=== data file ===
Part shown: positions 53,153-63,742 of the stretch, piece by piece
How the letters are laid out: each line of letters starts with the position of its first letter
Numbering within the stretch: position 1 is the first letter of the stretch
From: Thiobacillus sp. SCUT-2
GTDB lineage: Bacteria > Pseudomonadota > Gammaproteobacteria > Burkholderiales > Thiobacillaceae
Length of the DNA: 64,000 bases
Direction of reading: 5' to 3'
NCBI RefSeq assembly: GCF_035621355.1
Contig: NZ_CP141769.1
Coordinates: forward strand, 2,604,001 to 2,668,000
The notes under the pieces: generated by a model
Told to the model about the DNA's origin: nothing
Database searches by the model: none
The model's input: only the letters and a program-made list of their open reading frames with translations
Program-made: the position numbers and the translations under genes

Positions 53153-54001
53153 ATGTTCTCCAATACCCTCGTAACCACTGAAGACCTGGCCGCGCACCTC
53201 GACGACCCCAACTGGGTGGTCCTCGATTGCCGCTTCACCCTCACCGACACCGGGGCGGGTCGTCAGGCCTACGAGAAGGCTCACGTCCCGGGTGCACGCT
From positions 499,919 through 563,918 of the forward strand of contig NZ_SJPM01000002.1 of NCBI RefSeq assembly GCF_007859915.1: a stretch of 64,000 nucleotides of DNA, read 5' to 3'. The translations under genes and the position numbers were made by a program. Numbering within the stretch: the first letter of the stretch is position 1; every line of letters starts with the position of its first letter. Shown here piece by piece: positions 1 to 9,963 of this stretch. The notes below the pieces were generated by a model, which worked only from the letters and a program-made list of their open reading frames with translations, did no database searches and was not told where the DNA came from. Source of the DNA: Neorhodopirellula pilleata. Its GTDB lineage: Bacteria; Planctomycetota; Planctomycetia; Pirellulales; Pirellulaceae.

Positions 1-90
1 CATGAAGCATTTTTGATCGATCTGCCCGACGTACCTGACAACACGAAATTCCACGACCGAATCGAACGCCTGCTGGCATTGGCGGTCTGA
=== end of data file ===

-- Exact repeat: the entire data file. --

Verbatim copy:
Part shown: positions 53,153-63,742 of the stretch, piece by piece
How the letters are laid out: each line of letters starts with the position of its first letter
Numbering within the stretch: position 1 is the first letter of the stretch
From: Thiobacillus sp. SCUT-2
GTDB lineage: Bacteria > Pseudomonadota > Gammaproteobacteria > Burkholderiales > Thiobacillaceae
Length of the DNA: 64,000 bases
Direction of reading: 5' to 3'
NCBI RefSeq assembly: GCF_035621355.1
Contig: NZ_CP141769.1
Coordinates: forward strand, 2,604,001 to 2,668,000
The notes under the pieces: generated by a model
Told to the model about the DNA's origin: nothing
Database searches by the model: none
The model's input: only the letters and a program-made list of their open reading frames with translations
Program-made: the position numbers and the translations under genes

Positions 53153-54001
53153 ATGTTCTCCAATACCCTCGTAACCACTGAAGACCTGGCCGCGCACCTC
53201 GACGACCCCAACTGGGTGGTCCTCGATTGCCGCTTCACCCTCACCGACACCGGGGCGGGTCGTCAGGCCTACGAGAAGGCTCACGTCCCGGGTGCACGCT
From positions 499,919 through 563,918 of the forward strand of contig NZ_SJPM01000002.1 of NCBI RefSeq assembly GCF_007859915.1: a stretch of 64,000 nucleotides of DNA, read 5' to 3'. The translations under genes and the position numbers were made by a program. Numbering within the stretch: the first letter of the stretch is position 1; every line of letters starts with the position of its first letter. Shown here piece by piece: positions 1 to 9,963 of this stretch. The notes below the pieces were generated by a model, which worked only from the letters and a program-made list of their open reading frames with translations, did no database searches and was not told where the DNA came from. Source of the DNA: Neorhodopirellula pilleata. Its GTDB lineage: Bacteria; Planctomycetota; Planctomycetia; Pirellulales; Pirellulaceae.

Positions 1-90
1 CATGAAGCATTTTTGATCGATCTGCCCGACGTACCTGACAACACGAAATTCCACGACCGAATCGAACGCCTGCTGGCATTGGCGGTCTGA